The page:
The what-if questions are answered in the impact statement: If someone were to take advantage of our weakness, what countermeasures are in place to detect, delay and deter the adversary? Countermeasures to consider include procedural, personnel, psychological, administrative and operational. Countermeasures are often easily implemented at little or no cost and can produce a substantial return on investment. They should be addressed prior to investing capital funds for additional equipment. Throwing money at a problem seldom resolves the issue; it merely masks the symptoms.
Signage is a powerful psychological deterrent, as are physical barriers. If a potential intruder perceives an area to be secure, he is less likely to attempt penetration. However, a fence does no more than mark the boundaries of a property and often attracts attention more than it deters intruders. Fence only the areas necessary to deter or delay access. Remember, fencing seldom stops an adversary; it often attracts. It can be an expensive solution with little or no return.
Often, physical barriers are positioned to intimidate. Gigantic physical barriers are outside federal buildings in the nation's Capitol. Do they prevent anyone from merely walking around them? No, but they imply that the facilities are extremely well protected. If physical barriers are to be applied as psychological, not physical, countermeasures, a sign could serve the same purpose at a substantial cost savings. Physical countermeasures should augment electronic equipment, computer information systems, and technical surveillance countermeasures.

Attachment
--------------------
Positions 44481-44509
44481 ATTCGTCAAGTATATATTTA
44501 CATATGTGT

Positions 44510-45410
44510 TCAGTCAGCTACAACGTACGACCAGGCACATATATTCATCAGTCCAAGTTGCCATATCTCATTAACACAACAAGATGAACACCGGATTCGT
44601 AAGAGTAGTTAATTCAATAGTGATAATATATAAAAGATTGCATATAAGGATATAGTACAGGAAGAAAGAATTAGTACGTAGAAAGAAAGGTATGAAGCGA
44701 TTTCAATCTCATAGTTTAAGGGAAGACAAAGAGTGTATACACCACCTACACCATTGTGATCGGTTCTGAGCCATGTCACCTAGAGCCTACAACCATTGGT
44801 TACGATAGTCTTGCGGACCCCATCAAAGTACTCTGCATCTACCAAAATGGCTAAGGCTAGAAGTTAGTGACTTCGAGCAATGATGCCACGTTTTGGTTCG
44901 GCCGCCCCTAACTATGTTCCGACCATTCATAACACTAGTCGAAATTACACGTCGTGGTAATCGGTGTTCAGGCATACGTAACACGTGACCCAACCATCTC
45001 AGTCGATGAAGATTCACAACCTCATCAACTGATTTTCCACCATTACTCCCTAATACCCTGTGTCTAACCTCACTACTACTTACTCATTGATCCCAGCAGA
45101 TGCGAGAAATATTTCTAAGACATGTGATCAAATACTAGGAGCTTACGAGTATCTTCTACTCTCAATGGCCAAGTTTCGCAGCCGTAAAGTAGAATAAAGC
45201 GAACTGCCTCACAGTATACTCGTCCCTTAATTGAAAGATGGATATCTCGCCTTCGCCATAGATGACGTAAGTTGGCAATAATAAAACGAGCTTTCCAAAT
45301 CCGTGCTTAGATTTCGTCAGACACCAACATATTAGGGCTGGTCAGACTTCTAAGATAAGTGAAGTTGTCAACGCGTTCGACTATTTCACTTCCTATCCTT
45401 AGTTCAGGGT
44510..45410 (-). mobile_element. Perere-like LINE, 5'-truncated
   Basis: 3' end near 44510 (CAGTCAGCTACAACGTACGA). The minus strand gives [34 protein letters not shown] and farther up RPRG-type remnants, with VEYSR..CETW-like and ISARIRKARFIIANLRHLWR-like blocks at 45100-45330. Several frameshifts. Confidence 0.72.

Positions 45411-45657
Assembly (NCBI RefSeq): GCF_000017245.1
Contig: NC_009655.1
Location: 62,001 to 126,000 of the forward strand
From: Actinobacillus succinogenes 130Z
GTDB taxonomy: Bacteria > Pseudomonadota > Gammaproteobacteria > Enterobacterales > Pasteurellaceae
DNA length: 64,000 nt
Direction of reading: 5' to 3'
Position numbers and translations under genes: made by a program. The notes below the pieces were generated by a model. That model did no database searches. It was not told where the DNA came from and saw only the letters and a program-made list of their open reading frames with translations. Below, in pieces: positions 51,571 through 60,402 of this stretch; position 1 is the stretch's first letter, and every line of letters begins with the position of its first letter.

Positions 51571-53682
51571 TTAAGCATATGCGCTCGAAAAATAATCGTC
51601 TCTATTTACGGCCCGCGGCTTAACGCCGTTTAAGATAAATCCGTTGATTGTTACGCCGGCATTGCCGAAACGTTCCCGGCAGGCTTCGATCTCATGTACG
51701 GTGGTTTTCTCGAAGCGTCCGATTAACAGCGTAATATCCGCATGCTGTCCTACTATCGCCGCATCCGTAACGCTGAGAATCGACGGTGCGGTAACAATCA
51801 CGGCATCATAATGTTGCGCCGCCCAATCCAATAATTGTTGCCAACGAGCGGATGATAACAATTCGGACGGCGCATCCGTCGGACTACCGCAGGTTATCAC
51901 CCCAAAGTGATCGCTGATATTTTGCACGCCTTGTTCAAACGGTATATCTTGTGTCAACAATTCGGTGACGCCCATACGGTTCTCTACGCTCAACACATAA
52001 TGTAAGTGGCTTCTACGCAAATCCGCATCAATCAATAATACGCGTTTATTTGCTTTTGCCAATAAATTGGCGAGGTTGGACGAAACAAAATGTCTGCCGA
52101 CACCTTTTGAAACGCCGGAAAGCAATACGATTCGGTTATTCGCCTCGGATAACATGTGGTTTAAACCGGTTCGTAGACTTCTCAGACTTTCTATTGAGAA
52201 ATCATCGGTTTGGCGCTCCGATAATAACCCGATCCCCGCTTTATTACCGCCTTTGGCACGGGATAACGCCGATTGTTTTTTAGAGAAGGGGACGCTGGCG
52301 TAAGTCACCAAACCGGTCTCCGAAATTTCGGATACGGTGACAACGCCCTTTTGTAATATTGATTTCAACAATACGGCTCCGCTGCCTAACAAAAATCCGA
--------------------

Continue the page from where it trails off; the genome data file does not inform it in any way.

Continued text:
Once the facility development plan has been completed, consider the integrated facilities protection systems (IFPS). The IFPS will determine what equipment to install, the appropriate application, when it should be accomplished, where it will be phased in, why it is necessary, and how often it must be maintained or replaced.
If these steps are followed, a requirements document using a functional synergistic basic design criteria will result. The document will eliminate potential problem areas, deal with how to resolve concerns and be the basis for the system's design specifications.
Editor's note: Last month's column related to a project with dissimilar equipment. Once the above guidelines have been addressed, following those recommendations will complete the process. This column draws on the expertise of the World Institute for Security Enhancement (WISE), Greensboro, N.C., a non-profit organization offering education and consultation to private industry and government agencies. Areas of concentration include safety, security, investigations and loss prevention.
This month's column is authored by G.F. Bryant Jr., executive director of the World Institute and president/CEO of Bryant and Associates, Greensboro, N.C. For information on WISE, circle no. 1 on the Reader Service Card